I never thought I would run a marathon. I know how hard I train for a half marathon and how much it can take out of me. I didn’t think I could do double that distance.
But then, a couple of years ago, I had an epiphany. I didn’t need to run a marathon fast! Surely the goal of a marathon was the sense of achievement in completing it, not working yourself into the ground to run it in four hours? It wouldn’t matter if it took me five and a half hours. A marathon is still a marathon.
I now knew that I had to run one. If people who aren’t even runners can run a marathon, I certainly can! I’ve been running for my entire adult life and knew that if I didn’t run at least one marathon, it would be a huge regret. I started saying I would do one ‘soon’, ‘one day’ or ‘in the next couple of years’. But it’s all too easy to keep saying that and not actually make it happen – especially with the way so many marathons get booked up so quickly.
A couple of other things changed too. I started training for my half marathons in a different way. Instead of doing only two long runs a week and tiring myself out, I started doing just one long run a week, with three shorter runs. I was running further in total and getting stronger and fitter. My new training regime seemed to leave me less prone to injury.
The other thing that happened was that I started doing races with my husband and brother-in-law. We all did the Cheltenham half marathon in 2017 and 2018, as well as the Stroud half marathon in 2018. My brother-in-law and I both ran the Tewkesbury half marathon this year. We don’t run together, but we travel together. I’d always been happy to run along and go along to races on my own, but this was better. We keep each other company before the race, so running a half marathon is less of a lonely thing to do.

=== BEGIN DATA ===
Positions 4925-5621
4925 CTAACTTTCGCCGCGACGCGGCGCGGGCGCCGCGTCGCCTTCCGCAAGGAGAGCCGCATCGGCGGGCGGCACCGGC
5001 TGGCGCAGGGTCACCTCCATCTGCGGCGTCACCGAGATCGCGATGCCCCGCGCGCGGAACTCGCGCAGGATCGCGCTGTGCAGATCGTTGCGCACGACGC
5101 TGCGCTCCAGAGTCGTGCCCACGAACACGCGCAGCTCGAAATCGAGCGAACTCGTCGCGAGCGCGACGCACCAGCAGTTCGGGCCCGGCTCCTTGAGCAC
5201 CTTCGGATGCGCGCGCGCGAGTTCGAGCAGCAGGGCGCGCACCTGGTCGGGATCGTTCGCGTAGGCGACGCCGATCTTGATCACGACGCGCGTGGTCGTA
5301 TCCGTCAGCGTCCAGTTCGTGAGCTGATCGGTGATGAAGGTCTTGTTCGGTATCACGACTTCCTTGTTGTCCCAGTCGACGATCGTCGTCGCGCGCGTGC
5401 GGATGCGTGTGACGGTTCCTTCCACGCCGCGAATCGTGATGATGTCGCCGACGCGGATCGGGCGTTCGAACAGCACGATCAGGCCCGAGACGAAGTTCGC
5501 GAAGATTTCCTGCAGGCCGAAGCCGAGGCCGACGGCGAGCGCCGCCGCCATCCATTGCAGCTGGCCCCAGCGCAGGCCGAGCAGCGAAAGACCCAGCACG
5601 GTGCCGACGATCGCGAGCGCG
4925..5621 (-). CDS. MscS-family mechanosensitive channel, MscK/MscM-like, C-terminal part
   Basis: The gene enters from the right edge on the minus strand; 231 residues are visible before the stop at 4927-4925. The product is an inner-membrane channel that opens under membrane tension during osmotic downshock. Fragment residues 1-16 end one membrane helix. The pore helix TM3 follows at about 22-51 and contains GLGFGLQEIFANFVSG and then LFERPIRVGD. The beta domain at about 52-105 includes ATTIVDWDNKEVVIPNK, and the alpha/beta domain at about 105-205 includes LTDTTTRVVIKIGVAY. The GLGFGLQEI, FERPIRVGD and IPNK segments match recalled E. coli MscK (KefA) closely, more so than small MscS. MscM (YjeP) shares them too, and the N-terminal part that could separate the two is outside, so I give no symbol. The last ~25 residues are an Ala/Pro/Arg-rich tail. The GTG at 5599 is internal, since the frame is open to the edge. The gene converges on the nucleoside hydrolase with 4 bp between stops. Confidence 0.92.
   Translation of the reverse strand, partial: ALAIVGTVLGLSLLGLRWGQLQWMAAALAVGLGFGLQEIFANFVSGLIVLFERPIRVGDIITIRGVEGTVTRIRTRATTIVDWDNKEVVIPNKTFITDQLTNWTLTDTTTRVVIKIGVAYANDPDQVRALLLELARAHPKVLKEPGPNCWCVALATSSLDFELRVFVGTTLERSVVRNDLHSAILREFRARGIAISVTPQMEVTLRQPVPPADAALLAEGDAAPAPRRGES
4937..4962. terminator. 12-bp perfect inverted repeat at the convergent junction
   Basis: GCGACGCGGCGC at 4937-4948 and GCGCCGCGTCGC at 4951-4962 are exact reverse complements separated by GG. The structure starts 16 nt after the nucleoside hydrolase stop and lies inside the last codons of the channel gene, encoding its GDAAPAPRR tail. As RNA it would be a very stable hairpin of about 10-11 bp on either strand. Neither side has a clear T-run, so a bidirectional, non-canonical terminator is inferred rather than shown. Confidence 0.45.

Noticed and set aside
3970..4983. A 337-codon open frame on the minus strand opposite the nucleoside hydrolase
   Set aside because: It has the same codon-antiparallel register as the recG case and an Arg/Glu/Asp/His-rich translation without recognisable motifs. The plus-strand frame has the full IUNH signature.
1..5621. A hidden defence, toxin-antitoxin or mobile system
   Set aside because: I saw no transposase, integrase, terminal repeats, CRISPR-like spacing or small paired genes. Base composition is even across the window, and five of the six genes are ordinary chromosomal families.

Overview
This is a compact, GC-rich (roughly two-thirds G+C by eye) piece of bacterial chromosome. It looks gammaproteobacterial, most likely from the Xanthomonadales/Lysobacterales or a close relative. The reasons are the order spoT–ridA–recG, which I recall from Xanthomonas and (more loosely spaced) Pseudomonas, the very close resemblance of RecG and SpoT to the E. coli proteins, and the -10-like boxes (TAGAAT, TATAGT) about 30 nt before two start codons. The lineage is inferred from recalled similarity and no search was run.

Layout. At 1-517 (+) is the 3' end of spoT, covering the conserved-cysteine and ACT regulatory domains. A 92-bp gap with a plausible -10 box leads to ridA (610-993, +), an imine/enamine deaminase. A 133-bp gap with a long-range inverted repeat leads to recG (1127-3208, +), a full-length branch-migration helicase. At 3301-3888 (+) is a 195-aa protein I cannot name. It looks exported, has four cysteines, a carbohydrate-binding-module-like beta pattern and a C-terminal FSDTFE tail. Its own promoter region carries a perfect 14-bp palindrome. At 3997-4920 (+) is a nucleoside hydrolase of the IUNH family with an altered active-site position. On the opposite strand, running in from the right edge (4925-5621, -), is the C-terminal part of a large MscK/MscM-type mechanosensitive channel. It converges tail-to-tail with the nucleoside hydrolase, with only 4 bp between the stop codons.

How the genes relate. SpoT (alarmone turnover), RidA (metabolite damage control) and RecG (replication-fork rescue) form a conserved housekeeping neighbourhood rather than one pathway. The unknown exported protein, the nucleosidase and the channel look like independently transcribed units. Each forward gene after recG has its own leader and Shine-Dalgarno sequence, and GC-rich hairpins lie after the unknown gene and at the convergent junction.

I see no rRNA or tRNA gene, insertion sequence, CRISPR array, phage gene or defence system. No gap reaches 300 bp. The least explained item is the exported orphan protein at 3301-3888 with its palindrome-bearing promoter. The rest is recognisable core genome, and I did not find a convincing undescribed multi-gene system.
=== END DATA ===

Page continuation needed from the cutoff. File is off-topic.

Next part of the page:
We started to talk about running a marathon. My husband wanted to do Brighton, I wanted to do Manchester and my brother-in-law wanted to do Liverpool. As someone who doesn’t like crowds and who struggles with eating and digestion when running, due to my IBS, I have no particular desire to do London and I wanted to avoid staying in a hotel if possible. (If we ran Manchester or Liverpool, we could stay with my mother-in-law.) There are a couple of small marathons locally, but my husband persuaded me that those would be a bad idea. Without the crowds and the carnival atmosphere of a big marathon, 26 miles would feel pretty soul destroying.
So we got back to thinking about it. And another round of marathons got booked up.
Then my brother-in-law discovered Newport Marathon. It started this year and is somewhere in between the likes of Manchester and the tiny local ones. We could drive there on the morning and it wasn’t all booked up.
Was this the one? Was I really going to sign up for it?
My brother-in-law signed up for it and that was all the incentive I needed. I’ve signed up for my first marathon!
Newport Marathon takes place on 5th May next year, just six months away. I am excited and nervous, but the time is right. I need to do this now. My husband isn’t ready for it just yet. He still has his heart set on Brighton, so maybe that’s one for 2020.
I will keep running consistently for the rest of 2018, then move to marathon training in the new year. All I need to do is stay injury free.
(Oh and I’m aiming to do it in under four hours and 30 minutes. I just needed to give myself permission to be slow to help me sign up for it.)